You could pack a lifetime’s worth of picnics from the aisles of Met Market’s six Seattle-area locations—and if you live near one, you just might. Go Paleo with the excellent rotisserie chicken, and full-on glutton with the monster Bakewell tart (frangipane, raspberry jam and shortbread) or peanut butter brownie bar. Or, you know, be a grown-up, and put together a well-balanced meal. Deli specialist Angela Rihacek likes to pick up a selection of pickled cauliflower and Brussels sprouts to go with some bread and cured meats, such as the pancetta cotto, which the market has flown in from Italy. For cheese, she recommends those of Eatonville-based Mountain Lodge Farm, made by former Met Market cheesemonger Meghan McKenna (check out the fresh chèvre from the farm’s resident goats), although we really love the fresh-pulled mozzarella made in house as well. And because the produce here is so fresh and flavorful, you should throw in some seasonal fruit, even if you decide to have The Cookie—Metropolitan Market’s epic chocolate chip cookie, freshly baked.
» Where to go: This recommendation changes based on which Met Market location you stop at, obviously, but from the Sand Point store (5250 40th Ave. NE; 206.938.6600), we love the intimate nature of Matthews Beach over the expanse of Magnuson. Both are lovely options, though (and only about a five-minute drive).
Belltown, 2121 Sixth Ave.; 206.812.8407; tdhomeremedy.com
The 2,500-square-foot mega mini-mart that sits in Tom Douglas’ progressive Assembly Hall features an amazing spread of pantry items, ready-to-eat dishes and frozen food (much of it from T.D.’s other eateries), and wine—enough to make locals and nearby workers swoon. For a #notsaddesklunch, we love the impressive pay-by-the-pound salad bar. But for a special picnic, general manager Molly Melkonian recommends this long list of local loves: Dahlia Bakery ficelle, a thinner version of the baguette; Beecher’s cheese curds; La Quercia prosciutto; Jacobsen’s salty maple chews; Lola’s tzatziki; kale salad from the salad bar; marinated olives; Dahlia Bakery fig bars and chocolate butter pecan cookies; and a $12 bottle of Anew rosé (with a twist-off cap!).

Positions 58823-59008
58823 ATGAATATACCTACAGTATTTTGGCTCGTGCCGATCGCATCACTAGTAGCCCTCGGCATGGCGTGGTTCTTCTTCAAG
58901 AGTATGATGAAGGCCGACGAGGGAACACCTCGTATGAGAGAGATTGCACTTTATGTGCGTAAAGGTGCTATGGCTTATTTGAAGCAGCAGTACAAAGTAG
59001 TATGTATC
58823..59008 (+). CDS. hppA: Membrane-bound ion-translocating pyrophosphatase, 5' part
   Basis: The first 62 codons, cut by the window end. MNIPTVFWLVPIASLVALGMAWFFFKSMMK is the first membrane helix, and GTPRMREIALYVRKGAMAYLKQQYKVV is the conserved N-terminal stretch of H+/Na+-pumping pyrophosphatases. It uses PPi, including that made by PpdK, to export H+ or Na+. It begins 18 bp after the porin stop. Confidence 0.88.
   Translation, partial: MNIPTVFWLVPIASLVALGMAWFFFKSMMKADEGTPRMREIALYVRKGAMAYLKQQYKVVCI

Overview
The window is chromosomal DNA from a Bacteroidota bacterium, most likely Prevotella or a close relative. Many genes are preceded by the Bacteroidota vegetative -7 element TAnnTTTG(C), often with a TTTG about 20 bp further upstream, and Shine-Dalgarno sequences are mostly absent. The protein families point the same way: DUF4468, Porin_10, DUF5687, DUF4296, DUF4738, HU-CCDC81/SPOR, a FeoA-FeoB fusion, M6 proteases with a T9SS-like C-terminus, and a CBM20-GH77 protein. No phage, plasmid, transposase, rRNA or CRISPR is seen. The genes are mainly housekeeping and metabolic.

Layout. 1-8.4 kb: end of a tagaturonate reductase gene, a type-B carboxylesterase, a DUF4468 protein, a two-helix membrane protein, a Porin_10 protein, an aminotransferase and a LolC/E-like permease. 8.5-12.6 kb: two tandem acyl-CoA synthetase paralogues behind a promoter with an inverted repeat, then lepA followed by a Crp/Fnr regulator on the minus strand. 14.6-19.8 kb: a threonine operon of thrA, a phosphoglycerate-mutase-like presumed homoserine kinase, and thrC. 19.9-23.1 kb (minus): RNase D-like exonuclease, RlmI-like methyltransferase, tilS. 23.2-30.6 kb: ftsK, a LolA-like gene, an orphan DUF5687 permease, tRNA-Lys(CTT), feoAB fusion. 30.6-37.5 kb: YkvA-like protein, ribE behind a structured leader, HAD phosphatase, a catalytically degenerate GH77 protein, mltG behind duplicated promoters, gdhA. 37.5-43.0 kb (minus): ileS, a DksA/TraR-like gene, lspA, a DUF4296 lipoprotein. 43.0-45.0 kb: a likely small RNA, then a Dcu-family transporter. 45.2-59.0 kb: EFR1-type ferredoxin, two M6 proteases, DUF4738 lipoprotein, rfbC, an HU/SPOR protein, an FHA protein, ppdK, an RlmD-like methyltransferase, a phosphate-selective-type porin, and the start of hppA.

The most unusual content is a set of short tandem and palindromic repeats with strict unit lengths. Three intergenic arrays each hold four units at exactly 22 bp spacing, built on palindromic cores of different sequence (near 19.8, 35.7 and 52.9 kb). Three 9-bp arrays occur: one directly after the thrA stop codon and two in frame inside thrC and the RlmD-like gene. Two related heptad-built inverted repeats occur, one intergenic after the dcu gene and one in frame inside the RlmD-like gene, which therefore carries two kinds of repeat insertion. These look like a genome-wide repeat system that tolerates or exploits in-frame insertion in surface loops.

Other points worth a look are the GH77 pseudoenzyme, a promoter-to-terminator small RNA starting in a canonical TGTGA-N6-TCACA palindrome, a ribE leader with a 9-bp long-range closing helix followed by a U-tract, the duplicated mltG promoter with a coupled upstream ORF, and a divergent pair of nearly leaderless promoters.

» Where to go: It’s about a 30-minute walk if you head to Denny and then down Broad Street, meander through the Olympic Sculpture Park and find yourself at Myrtle Edwards Park. Another equidistant spot: Go north along Terry Avenue N to the Museum of History & Industry for premium Lake Union views.
Cone & Steiner
Pioneer Square, 135 S King St., 206.402.3682; Capitol Hill, 532 19th Ave. E, 206.582.1928; coneandsteiner.com
This little throwback to a bygone era of all-in-one corner stores takes a modern twist with an emphasis on grub for serious foodies. At this collaboration between Dani Cone (Fuel Coffee, High 5 Pies), Josh Henderson’s Huxley Wallace Collective (Westward) and Retrofit Home, there are plenty of dry goods—as well as fresh flowers, produce and a decent local beer selection—but picnickers will want to load up on ready-to-eat options. Lisa Russell, manager of the Pioneer Square location, says, “The perfect picnic meal is mostly finger food: light, flavorful and all local.” She suggests Macrina’s Pane Francese baguette, a stick of Olympia Provisions’ saucisson sec, a disk of Bloomy (a whole-milk cheese similar to a triple cream) from Jacobs Creamery in Chehalis, a pint of farro and artichoke salad, a couple of organic apples or pears, plus a bottle of Parejas Cellars Albariño from Yakima (and Jones’ peanut butter and jelly soda for the kids). Russell’s tip for picnicking: “Silence your phone, listen to the birds and take in the scenery while you chat and watch the people around you.” And don’t forget the moisture-resistant blanket.
» Where to picnic: If you’re not packing your picnic in a clear plastic bag for a Sounders or Seahawks game, from the Pioneer Square shop head west a few blocks to the waterfront and grab a bench seat.